Though the GESP being the most recent education and training driver in Cameroon, it is not under any scrutiny in this study. However, we benefit nothing from hiding the fact that it is yet to prove it worth in boosting the Cameroon economy in general and graduate employability in particular. The focus of this study is rather on policy implementation, and not on policy orientation. This, for the simple reason that these policies may be very good, but implementation is poor. In this light, Nkamta 28 maintains that, even if the policy statements are rich in ideology, implementation and realization of fixed targets remains a myth in the Cameroon context. Nkamta’s view falls in line with this study since he insisted on the implementation and realization of curriculum targets in enhancing graduate employability. However, he took this discourse further than the present study when he operationalized curriculum in terms of content, product, process, and praxis. So to say the present study fell short of this as it mostly insisted on decentralization in curriculum build-up, relevant content, and wide partnership in delivery. It therefore follows that both studies are resolving a pressing problem (that of curriculum relevance in enhancing graduate employability), whereas Nkamta at the same time is building a theory to better explain the stakes surrounding education and training curricula.

For TVET to succeed in building relevant labor market skills on youths and graduates, there is need for modern, technological and well adapted infrastructures. Infrastructures have an additional value in the skill development of the workforce, World Bank 29. This argument is supported by Idialu 30, who maintains that for effective delivery of TVET, there is a need for adequate facilities in terms of building infrastructures and equipment to ensure quality training. To Mbangwana 31 infrastructural challenges constitute the most acute among others for TVET in Cameroon to hit the expected target of developing skills for work and life as well as enhancing economic growth for the country. To this, the author pointed out the insufficiency in building infrastructures, space, specialized workshops, and laboratories for practice during training. A Swiss architect, Le Corbusier as cited in Beynon, 32 terms school facilities as ‘machines for learning’.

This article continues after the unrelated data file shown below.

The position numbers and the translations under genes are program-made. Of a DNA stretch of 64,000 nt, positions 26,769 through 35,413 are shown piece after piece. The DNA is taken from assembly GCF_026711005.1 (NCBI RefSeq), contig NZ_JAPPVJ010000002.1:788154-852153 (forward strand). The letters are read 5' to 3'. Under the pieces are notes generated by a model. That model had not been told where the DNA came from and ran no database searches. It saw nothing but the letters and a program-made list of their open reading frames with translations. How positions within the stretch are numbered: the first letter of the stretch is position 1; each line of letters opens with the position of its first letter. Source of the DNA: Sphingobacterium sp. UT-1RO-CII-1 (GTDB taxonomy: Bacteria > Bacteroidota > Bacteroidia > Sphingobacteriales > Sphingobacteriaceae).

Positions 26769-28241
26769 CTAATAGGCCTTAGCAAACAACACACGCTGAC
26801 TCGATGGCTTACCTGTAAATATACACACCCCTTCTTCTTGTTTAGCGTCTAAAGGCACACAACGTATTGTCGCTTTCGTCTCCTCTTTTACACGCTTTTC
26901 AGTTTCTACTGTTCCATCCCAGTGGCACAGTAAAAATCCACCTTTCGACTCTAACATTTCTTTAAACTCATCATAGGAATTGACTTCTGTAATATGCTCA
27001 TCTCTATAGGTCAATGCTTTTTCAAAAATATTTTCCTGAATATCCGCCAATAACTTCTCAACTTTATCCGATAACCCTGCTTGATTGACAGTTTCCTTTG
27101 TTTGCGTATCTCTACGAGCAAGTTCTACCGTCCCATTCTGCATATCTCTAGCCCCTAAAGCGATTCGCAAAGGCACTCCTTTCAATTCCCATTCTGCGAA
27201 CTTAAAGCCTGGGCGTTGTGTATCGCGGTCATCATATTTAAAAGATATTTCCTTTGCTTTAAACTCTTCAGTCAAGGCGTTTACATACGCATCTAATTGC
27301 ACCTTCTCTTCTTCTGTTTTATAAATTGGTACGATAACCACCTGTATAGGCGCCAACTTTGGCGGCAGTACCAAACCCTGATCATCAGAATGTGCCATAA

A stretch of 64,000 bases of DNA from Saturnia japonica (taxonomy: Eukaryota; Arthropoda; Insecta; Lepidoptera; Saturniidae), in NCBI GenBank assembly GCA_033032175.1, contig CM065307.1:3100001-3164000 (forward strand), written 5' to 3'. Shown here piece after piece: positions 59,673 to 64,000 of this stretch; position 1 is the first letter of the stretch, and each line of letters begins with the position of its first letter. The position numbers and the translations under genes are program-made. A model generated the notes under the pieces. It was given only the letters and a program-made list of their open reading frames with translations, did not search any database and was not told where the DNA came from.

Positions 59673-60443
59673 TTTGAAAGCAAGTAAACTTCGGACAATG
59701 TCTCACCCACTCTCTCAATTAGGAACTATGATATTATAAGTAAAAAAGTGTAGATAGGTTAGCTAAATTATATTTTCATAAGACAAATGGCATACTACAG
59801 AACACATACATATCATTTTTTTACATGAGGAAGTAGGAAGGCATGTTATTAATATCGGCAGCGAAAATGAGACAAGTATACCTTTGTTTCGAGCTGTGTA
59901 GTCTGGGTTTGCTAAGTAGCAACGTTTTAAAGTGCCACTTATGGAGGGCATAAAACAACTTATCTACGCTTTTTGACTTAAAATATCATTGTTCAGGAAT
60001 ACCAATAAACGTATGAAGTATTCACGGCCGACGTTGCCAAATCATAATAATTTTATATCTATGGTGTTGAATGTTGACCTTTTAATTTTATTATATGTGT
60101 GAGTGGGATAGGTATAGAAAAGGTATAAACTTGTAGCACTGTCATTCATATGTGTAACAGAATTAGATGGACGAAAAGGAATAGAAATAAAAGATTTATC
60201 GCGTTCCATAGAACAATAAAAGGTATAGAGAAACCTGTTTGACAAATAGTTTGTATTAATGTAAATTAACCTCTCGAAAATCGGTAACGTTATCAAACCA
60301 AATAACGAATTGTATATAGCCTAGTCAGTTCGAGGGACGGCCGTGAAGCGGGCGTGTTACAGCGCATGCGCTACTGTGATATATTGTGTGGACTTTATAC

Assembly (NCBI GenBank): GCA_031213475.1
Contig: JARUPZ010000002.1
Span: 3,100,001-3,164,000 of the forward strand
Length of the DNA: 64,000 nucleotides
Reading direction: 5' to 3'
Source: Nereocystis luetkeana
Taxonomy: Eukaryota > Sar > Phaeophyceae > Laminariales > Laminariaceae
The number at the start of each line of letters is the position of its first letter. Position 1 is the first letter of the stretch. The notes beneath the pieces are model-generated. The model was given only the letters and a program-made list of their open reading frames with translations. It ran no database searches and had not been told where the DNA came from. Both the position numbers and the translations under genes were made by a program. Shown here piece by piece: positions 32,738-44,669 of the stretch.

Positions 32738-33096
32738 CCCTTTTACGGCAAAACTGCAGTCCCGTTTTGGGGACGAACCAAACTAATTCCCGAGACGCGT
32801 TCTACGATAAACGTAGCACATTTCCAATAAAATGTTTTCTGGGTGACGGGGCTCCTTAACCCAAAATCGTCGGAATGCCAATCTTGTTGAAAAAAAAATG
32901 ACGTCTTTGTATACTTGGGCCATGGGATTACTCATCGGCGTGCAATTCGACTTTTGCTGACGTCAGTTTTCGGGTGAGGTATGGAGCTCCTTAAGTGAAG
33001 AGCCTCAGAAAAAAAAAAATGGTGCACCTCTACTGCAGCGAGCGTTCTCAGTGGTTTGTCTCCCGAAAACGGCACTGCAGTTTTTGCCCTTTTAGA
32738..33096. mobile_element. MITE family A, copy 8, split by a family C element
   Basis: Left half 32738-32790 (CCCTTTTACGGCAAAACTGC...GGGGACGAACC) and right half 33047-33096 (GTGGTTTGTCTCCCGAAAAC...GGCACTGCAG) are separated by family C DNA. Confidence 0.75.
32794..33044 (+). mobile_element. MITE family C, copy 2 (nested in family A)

Two main infrastructural facilities are considered in this study; buildings: comfortable classrooms well equipped and ventilated, and workshop /laboratories for frequent practice during training.

The position held by the authors above significantly aligns with this study as they pointed out the need for essential learning infrastructures. However, this study slightly dissociates from the above in terms of the specific types of infrastructures needed: workshop equipment (sufficient, updated computers for accounting students, and job market relevant software applications, sufficient, and modern sewing machines for dress making and designs…

Again, the extent to which TVET influences graduate employability is based on the partnership that exist between education and training institutions, and the world of work. To corroborate this view, UNESCO-UNEVOC 5 over the last ten years, in addressing the demise of unemployment, education, training and school-to-work transition, have recommended the combination of classroom learning and work-place. Since 2012, the ILO, while examining the way forward to tackle youth unemployment around the world, resolved to work closely with governments to improve the range of apprenticeship in the following ways:

- Combining more structured institutional based learning with workplace learning.

- Upgrading the skills of those overseeing apprenticeship including literacy training and livelihood skills.

- By encouraging and monitoring internship placement of learners and other work-experience schemes.

In a study on TVET in Nigerian secondary schools, Dagago 33 demonstrated that three key partnership elements such as enterprise partnership, internship and work placement, and industrial based learning can provide graduates with the right kind of skills, enabling them competitive and ready for the 21st century labor market. Also, Comyn as cited in Dagago (ibid) contends that classroom knowledge is simply pregnant with theory, and therefore cannot enhance the right skills set for today’s world of work. He then concludes that practical-based learning requires specific participation and commitment of industries in related fields.

In the present study, partnership is described in terms of interaction with relevant industries in the development of training programs, program delivery, internship programs and industrial based training. It follows that the views advanced by UNESCO, ILO, Dagago and Comyn are closely linked to this study as they established a strong correlation between TVET in terms of partnership and graduate employability. However, these authors omitted the aspect of co-development of study programs in their studies. Thus, the need for interaction between the school and the world of work in the development of programs becomes imperative in this study because most study programs in government technical schools in the Diamaré division do not match the realities of the job market 34. Nkamta (ibid) supports this view as he posits that it seems very little or no consultations are done during programs conception for schools in Cameroon amidst each community having its own natural endowments, which should be reflected in the study programs in schools around them.